The fine line between sanity and insanity, between real paranoia and the old joke that sometimes even paranoid people are being followed, is made real to Didion when she gets to know Linda Kasabian, who had been a member of the Manson family. Kasabian, a vulnerable single mother whose husband had just left her, was flattered when Charles Manson chose to sleep with her. Because she was the only member of the group with a valid driver’s license, she was tapped to chauffeur the rest of the gang to the Tate-Polanski house. She witnessed at least one of the murders when she left the getaway car for a time. Within days, she saved herself from sinking completely into the helter skelter by abandoning her daughter, sneaking away for help, and turning state’s evidence. Didion says, “I once asked Linda what she thought about the apparently chance sequence of events that had brought her first” into the Manson family and then out of it, and Kasabian responded, “Everything was to teach me something.” It is a haunting phrase, suggesting as it does the delusion that hidden meanings are everywhere. Didion has saidthat one of her earliest and strongest influences was Henry James, who in “The Art of Fiction” said to young writers: “Try to be one of the people on whom nothing is lost!” Didion seems to have worried, especially in the discombobulated Sixties, that following James’ dictum might have led her to become one of the people who thinks everything, everything, has meaning, and that is why she felt the need to tell herself a story in order to live.

In the heightened, over-determined decade that was the Sixties, the narrative thread was lost and Didion was searching for it, at least in part so that the story, which was rapidly becoming a nightmare, might come to an end. In “The White Album,” Didion says she is trying to figure out what marked the end of the Sixties. Was it Altamont? The fall of Saigon? Watergate? Didion says for many of her friends “the Sixties ended abruptly on August 9, 1969, ended at the exact moment when word of the murders on Cielo Drive traveled like brushfire though the community.” The allusion is toTate-LaBianca murders, which she decides, were the climax, if not the end, of the Sixties, the top of the inverted checkmark. “The tension broke that day,” Didion writes, and the “paranoia was fulfilled.”

Didion’s story of the Sixties finds its dénouement, or what Pratt and Labov refer to as the result or resolution, when she changes locale. Just as her well-known paean to New York City, “Goodbye to All That,” another story about dislocation and breakdown, ends with her evacuating Manhattan and returning to California so does “The White Album” end with her leaving her house on Franklin Avenue and moving to Malibu.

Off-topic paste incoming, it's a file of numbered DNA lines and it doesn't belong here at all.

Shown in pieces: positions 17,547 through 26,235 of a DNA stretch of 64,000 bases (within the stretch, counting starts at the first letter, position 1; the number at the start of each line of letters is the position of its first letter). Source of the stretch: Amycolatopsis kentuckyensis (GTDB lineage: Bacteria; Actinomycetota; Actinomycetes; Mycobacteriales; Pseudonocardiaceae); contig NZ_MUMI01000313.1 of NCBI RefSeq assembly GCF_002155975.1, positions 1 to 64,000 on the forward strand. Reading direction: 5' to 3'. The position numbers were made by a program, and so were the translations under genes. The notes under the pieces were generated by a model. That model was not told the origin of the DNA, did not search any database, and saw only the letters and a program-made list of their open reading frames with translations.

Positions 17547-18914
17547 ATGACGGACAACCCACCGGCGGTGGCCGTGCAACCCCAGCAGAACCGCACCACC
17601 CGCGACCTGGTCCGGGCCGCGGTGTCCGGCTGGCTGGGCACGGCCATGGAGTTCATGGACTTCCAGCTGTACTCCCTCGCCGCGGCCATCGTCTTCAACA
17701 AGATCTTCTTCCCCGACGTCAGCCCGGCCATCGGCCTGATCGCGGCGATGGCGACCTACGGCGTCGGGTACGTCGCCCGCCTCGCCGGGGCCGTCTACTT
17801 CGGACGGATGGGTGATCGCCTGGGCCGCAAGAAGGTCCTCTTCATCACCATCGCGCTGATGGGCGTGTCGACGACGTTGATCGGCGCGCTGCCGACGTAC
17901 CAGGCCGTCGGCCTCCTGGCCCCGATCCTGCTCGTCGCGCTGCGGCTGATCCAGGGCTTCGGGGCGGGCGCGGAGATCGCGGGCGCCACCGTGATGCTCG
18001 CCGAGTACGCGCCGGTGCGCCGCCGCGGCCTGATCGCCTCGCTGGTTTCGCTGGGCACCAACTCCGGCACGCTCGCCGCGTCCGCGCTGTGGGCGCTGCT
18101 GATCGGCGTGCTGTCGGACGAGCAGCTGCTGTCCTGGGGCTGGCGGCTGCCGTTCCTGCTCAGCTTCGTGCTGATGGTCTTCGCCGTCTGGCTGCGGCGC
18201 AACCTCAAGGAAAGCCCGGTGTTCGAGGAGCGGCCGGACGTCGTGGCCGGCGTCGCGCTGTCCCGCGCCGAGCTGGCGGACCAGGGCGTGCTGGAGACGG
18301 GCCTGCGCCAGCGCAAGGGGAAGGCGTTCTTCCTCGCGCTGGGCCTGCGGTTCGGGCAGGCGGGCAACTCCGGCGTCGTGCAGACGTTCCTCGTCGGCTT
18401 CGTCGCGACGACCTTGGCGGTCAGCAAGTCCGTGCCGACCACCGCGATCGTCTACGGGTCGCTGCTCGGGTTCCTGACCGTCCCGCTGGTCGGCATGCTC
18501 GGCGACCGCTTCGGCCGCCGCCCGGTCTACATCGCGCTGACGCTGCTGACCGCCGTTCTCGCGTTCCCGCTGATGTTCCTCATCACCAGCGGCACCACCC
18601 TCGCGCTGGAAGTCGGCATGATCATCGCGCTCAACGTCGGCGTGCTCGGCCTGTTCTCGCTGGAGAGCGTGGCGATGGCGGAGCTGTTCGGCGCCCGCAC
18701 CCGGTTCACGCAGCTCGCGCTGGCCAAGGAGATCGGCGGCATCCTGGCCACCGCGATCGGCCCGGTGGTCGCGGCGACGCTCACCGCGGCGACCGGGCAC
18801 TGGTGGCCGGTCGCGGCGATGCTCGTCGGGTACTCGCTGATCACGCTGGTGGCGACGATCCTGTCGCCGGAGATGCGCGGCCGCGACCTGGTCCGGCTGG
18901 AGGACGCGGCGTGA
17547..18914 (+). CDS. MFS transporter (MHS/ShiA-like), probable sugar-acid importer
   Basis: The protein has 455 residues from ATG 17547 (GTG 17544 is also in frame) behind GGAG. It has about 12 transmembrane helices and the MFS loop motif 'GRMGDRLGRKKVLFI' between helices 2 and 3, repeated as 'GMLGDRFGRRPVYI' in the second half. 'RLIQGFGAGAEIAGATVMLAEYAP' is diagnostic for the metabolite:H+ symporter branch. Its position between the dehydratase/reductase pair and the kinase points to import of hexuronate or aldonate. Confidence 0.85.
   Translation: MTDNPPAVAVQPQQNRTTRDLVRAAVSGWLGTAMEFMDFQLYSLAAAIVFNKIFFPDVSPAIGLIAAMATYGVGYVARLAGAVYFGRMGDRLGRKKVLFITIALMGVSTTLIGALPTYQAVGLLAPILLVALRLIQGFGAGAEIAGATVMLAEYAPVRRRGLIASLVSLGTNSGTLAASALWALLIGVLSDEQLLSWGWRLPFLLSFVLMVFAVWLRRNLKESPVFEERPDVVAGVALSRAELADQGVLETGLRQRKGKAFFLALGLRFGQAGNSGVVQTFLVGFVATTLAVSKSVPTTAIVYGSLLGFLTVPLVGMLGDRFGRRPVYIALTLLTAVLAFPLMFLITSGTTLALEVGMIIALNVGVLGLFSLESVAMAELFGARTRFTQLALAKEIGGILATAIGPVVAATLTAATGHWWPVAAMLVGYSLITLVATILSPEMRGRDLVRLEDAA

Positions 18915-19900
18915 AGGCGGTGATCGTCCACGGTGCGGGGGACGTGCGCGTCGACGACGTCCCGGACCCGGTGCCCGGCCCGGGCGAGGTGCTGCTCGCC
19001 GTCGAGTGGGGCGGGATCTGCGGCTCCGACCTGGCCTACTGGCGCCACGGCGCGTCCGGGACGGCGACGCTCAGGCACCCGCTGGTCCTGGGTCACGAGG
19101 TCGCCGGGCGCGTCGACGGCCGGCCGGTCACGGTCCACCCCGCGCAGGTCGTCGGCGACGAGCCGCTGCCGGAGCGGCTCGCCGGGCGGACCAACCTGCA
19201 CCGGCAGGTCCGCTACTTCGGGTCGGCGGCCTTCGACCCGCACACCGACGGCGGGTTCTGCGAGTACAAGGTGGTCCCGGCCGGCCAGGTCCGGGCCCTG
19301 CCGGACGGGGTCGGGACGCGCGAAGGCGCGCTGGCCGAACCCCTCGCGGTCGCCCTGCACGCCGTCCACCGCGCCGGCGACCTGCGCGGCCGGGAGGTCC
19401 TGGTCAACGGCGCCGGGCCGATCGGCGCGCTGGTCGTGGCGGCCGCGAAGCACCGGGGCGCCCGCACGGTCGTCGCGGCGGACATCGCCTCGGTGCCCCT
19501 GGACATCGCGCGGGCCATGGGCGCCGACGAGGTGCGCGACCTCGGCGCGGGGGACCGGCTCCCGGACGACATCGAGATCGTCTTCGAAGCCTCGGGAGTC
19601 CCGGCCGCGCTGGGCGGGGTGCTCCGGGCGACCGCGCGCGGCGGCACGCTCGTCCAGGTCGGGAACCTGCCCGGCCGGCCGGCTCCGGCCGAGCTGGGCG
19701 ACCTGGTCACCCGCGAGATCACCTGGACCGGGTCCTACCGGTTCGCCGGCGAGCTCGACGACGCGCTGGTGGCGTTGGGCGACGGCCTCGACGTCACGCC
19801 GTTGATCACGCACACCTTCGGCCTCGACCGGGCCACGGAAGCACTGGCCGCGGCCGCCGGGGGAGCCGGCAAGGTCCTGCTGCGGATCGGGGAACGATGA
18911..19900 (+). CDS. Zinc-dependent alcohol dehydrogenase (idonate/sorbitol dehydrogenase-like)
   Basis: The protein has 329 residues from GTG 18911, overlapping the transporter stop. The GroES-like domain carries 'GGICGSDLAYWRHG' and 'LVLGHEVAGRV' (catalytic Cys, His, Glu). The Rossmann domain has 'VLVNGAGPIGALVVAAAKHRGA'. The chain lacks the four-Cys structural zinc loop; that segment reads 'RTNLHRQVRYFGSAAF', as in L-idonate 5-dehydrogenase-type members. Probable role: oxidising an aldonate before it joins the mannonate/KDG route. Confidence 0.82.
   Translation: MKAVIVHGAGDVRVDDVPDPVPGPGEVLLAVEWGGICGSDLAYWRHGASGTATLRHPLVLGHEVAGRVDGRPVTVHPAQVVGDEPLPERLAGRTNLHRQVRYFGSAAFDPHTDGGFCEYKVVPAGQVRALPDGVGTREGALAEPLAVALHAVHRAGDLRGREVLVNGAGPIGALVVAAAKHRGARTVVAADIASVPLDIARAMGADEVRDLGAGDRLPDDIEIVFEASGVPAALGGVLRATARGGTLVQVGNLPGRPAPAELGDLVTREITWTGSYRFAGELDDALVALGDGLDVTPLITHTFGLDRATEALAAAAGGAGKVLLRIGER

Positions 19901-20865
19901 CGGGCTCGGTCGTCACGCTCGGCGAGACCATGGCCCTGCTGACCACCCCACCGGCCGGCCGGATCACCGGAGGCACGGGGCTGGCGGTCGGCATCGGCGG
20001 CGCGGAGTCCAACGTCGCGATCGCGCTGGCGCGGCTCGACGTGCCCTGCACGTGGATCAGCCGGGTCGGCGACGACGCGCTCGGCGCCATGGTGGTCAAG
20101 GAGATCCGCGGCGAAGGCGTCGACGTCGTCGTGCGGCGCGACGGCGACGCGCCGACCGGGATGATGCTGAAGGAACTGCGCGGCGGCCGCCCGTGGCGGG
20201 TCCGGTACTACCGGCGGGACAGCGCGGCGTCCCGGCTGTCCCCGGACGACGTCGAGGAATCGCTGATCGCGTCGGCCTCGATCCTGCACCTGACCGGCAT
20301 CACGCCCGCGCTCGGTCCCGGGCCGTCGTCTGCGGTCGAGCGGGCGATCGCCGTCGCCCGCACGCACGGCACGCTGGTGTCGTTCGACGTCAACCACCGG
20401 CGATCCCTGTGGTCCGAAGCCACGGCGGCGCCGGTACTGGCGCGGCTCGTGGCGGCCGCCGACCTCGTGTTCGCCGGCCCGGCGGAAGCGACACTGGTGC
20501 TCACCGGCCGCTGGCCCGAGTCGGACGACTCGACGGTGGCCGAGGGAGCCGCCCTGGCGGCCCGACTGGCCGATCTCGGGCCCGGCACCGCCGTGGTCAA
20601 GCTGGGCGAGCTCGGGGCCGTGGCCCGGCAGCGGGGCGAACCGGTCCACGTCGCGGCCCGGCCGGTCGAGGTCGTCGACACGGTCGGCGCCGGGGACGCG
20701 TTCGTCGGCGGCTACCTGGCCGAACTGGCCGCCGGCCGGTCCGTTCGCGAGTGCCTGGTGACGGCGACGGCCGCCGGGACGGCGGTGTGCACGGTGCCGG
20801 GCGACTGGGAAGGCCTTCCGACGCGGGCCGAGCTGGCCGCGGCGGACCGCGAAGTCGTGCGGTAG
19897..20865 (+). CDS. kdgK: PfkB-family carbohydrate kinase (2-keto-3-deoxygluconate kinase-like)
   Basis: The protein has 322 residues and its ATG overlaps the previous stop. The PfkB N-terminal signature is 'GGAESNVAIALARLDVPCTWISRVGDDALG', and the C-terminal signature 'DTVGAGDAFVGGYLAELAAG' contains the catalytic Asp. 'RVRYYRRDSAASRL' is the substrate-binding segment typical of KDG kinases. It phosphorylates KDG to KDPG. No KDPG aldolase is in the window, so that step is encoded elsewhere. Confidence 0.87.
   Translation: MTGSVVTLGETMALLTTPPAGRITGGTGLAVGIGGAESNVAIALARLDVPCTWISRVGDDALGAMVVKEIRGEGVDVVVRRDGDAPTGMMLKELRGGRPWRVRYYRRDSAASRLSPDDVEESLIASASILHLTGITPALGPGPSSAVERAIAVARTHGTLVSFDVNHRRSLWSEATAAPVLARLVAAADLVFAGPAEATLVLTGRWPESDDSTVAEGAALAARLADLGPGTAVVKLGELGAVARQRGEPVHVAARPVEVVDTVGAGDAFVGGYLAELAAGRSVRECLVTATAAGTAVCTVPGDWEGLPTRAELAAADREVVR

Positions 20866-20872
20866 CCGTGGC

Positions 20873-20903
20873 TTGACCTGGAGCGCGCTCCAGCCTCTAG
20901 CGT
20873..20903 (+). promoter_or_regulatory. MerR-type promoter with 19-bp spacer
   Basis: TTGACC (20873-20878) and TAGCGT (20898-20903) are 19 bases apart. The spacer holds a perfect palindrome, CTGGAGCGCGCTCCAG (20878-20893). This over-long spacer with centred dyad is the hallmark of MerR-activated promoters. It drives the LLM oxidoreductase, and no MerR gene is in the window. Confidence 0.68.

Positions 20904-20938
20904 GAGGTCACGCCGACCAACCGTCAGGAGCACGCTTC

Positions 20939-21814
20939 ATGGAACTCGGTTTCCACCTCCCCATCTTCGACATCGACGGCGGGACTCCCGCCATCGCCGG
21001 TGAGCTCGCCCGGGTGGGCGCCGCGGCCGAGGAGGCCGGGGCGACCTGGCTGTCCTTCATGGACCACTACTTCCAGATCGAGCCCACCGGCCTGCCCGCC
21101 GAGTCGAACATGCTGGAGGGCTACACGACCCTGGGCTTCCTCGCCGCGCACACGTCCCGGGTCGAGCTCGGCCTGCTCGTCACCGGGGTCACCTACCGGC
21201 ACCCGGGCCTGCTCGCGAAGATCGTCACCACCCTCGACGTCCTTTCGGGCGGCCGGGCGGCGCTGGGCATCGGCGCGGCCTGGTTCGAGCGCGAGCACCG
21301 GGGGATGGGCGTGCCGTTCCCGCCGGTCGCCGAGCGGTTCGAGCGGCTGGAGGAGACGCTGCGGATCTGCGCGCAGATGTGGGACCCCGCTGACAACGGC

Both Baldwin’s and Didion’s essays are about violence, race, and illness. Didion, writing later, knows Baldwin’s work and he even makes a cameo appearance in “The White Album.” Didion quotes Eldridge Cleaver quoting Huey Newton quoting Baldwin as having said, “To be black and conscious in America is to be in a constant state of rage.” It is a quote that begins to get at the conclusions Baldwin arrives at in “Notes of a Native Son,” but it only speaks to one half of the dilemma Baldwin identified and not the other, focusing as it does on injustice rather than acceptance. It is the kind of statement the Harper’s editors might well have cut.

But once more we need to look more closely at the larger historical context–especially at the publishing history–of Baldwin’s statement. Didion doesn’t tell us, or have Cleaver or Newton tell us, the source of the quotation, but their version likely came from a short symposium that appeared in the August 20, 1965 issue of Time magazine titled “Negro Leaders on Violence.”Both text and context are more nuanced and complicated than they first appear, and as they change then so do they change Didion’s essay and our reading of it. Time’s version of the statement is actually an edited version of an answer Baldwin gave to a question Nat Hentoff had asked about Langston Hughes at a symposium broadcast by radio station WBAI in 1961 and published in a book titled The New Negro, Cross Currents Magazine, and Negro Digestover the next two years. At that time Baldwin said, “To be a Negro in this country and to be relatively conscious is to be in a rage almost all the time.” The use of “Negro” rather than “black” and the addition of the qualifiers “relative” and “almost all the time” might seem inconsequential , but they might also create some space for the acceptance Baldwin advocated at the end of “Notes of a Native Son.” Apparently, Didion, Newton, and Cleaver were not aware of the original quotation, but now we are and we cannot ignore it. Our readings must consider such evidence, and they will be better for having done so. A fuller examination of the context of this or any essay deepens that essay, complicates our reading of it, and helps us welcome the essay as a form into the company of literary genres.

Ned teaches at Florida State University and is book review editor of Fourth Genre: Explorations in Nonfiction. He is the author of The American Essay in the American Century (University of Missouri Press, forthcoming May 2011), co-editor (with Carl Klaus) of Essayists on the Essay: Four Centuries of Commentary (University of Iowa Press, forthcoming fall 2011), and coauthor (with Janet Burroway and Elizabeth Stuckey-French) of Writing Fiction: A Guide to Narrative Craft (Longman, 8th edition). His articles and essays have appeared in journals and magazines such as In These Times, The Missouri Review, The Iowa Review, Walking Magazine, culturefront, Pinch, Guernica, and American Literature, and have been listed three times among the notable essays of the year in Best American Essays. (from